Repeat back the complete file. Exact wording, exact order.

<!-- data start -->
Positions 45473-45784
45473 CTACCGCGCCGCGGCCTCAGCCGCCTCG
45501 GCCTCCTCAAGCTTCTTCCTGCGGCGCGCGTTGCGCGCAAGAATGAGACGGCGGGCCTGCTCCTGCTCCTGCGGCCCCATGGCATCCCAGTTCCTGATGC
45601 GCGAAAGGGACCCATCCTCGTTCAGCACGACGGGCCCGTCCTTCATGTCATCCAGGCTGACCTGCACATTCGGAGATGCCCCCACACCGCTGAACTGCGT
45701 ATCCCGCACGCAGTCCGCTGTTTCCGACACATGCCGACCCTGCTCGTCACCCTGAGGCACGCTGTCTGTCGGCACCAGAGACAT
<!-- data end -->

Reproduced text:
Positions 45473-45784
45473 CTACCGCGCCGCGGCCTCAGCCGCCTCG
45501 GCCTCCTCAAGCTTCTTCCTGCGGCGCGCGTTGCGCGCAAGAATGAGACGGCGGGCCTGCTCCTGCTCCTGCGGCCCCATGGCATCCCAGTTCCTGATGC
45601 GCGAAAGGGACCCATCCTCGTTCAGCACGACGGGCCCGTCCTTCATGTCATCCAGGCTGACCTGCACATTCGGAGATGCCCCCACACCGCTGAACTGCGT
45701 ATCCCGCACGCAGTCCGCTGTTTCCGACACATGCCGACCCTGCTCGTCACCCTGAGGCACGCTGTCTGTCGGCACCAGAGACAT